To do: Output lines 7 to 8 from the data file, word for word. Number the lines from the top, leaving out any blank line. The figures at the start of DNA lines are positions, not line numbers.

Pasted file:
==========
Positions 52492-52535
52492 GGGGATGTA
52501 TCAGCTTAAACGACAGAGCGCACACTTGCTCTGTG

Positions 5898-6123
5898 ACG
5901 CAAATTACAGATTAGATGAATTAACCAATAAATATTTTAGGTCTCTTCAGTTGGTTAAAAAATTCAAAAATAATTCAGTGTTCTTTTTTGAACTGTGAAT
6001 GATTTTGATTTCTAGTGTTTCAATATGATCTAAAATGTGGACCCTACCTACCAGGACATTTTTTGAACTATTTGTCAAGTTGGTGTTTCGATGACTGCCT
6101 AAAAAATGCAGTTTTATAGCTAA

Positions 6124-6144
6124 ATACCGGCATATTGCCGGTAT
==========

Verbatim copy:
6001 GATTTTGATTTCTAGTGTTTCAATATGATCTAAAATGTGGACCCTACCTACCAGGACATTTTTTGAACTATTTGTCAAGTTGGTGTTTCGATGACTGCCT
6101 AAAAAATGCAGTTTTATAGCTAA